Variability in chest compression rate calculations during pediatric cardiopulmonary resuscitation.
AIM: The mathematical method used to calculate chest compression (CC) rate during cardiopulmonary resuscitation varies in the literature and across device manufacturers. The objective of this study was to determine the variability in calculated CC rates by applying four published methods to the same dataset.
METHODS: This study was a secondary investigation of the first 200 pediatric cardiac arrest events with invasive arterial line waveform data in the ICU-RESUScitation Project (NCT02837497). Instantaneous CC rates were calculated during periods of uninterrupted CCs. The defined minimum interruption length affects rate calculation (e.g., if an interruption is defined as a break in CCs ≥ 2 s, the lowest possible calculated rate is 30 CCs/min). Average rates were calculated by four methods: 1) rate with an interruption defined as ≥ 1 s; 2) interruption ≥ 2 s; 3) interruption ≥ 3 s; 4) method #3 excluding top and bottom quartiles of calculated rates. American Heart Association Guideline-compliant rate was defined as 100-120 CCs/min. A clinically important change was defined as ±5 CCs/min. The percentage of events and epochs (30 s periods) that changed Guideline-compliant status was calculated.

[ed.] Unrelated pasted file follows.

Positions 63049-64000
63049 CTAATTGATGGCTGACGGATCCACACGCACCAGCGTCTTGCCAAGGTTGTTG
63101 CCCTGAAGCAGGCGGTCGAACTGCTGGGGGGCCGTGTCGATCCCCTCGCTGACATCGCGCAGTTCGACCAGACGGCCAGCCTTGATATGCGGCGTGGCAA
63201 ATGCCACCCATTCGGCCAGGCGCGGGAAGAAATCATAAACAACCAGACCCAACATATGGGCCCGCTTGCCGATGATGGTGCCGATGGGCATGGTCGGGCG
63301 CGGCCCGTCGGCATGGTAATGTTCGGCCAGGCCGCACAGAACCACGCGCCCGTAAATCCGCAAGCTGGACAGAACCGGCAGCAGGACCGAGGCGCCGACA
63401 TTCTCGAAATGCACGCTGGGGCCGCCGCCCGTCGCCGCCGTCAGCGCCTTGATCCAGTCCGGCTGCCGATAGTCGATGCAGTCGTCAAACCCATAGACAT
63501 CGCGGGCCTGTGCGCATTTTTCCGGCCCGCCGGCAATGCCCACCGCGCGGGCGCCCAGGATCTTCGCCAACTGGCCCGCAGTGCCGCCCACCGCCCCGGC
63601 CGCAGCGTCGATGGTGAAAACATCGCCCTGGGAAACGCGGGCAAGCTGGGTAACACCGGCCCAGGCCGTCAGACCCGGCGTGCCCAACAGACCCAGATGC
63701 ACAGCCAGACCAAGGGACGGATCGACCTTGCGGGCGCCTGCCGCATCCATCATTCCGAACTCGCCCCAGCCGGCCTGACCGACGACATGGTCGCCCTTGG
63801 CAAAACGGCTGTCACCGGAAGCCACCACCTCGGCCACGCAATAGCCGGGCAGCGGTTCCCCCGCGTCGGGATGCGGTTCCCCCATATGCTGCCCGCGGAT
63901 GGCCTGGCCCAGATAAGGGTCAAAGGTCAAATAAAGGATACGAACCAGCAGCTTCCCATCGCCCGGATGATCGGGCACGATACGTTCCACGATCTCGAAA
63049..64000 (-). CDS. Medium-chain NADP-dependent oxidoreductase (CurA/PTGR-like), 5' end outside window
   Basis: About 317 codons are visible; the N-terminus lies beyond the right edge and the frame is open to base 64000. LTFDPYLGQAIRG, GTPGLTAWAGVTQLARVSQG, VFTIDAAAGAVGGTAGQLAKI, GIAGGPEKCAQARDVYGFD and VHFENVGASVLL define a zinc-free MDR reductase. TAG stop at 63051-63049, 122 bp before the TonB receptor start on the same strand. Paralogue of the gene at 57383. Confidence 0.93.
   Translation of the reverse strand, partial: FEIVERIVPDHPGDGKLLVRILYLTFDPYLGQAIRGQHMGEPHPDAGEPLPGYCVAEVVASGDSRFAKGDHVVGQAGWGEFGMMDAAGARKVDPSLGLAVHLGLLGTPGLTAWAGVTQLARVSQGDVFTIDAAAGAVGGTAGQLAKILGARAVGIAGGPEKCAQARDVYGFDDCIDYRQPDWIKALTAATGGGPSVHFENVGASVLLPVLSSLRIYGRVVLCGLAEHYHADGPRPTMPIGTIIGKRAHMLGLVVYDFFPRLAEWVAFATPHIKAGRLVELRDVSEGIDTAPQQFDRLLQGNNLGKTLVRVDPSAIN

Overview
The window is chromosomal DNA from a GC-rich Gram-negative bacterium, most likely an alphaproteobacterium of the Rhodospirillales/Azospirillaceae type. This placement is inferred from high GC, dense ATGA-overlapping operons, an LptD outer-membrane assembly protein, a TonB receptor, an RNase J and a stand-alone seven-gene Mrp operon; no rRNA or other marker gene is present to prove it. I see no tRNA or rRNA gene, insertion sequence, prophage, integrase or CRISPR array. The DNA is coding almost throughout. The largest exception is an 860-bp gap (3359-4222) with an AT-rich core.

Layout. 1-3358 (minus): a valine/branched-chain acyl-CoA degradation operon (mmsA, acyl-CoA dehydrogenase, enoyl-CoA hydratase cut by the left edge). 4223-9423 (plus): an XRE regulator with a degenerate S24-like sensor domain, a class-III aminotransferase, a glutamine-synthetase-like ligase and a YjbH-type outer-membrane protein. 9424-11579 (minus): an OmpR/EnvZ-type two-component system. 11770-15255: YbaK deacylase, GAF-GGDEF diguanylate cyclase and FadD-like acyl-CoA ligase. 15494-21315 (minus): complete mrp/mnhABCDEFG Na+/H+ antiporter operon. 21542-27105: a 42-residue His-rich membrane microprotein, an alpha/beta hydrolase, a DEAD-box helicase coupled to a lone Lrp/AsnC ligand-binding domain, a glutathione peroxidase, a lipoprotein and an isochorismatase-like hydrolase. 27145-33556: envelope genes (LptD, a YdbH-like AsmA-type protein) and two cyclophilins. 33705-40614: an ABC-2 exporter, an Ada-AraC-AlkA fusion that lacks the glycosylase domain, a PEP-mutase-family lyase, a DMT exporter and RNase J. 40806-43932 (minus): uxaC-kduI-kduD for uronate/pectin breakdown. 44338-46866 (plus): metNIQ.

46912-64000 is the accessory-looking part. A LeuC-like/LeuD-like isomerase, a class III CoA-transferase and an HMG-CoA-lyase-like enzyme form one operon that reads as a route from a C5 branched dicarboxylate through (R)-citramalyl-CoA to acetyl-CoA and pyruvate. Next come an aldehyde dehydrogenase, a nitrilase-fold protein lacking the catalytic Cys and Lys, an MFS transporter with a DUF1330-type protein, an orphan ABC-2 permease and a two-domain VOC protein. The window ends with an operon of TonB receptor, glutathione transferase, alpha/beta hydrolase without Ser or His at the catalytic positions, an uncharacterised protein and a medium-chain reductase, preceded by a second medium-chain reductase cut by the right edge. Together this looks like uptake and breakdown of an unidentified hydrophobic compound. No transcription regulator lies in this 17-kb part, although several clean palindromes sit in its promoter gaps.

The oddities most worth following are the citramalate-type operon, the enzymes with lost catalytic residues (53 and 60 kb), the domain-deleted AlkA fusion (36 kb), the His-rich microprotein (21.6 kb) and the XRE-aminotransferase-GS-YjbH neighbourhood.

RESULTS: Across calculation methods, mean CC rates (118.7-119.5/min) were similar. Comparing all methods, 14 events (7%) and 114 epochs (6%) changed Guideline-compliant status.
CONCLUSION: Using four published methods for calculating CC rate, average rates were similar, but 7% of events changed Guideline-compliant status. These data suggest that a uniform calculation method (interruption ≥ 1 s) should be adopted to decrease variability in resuscitation science.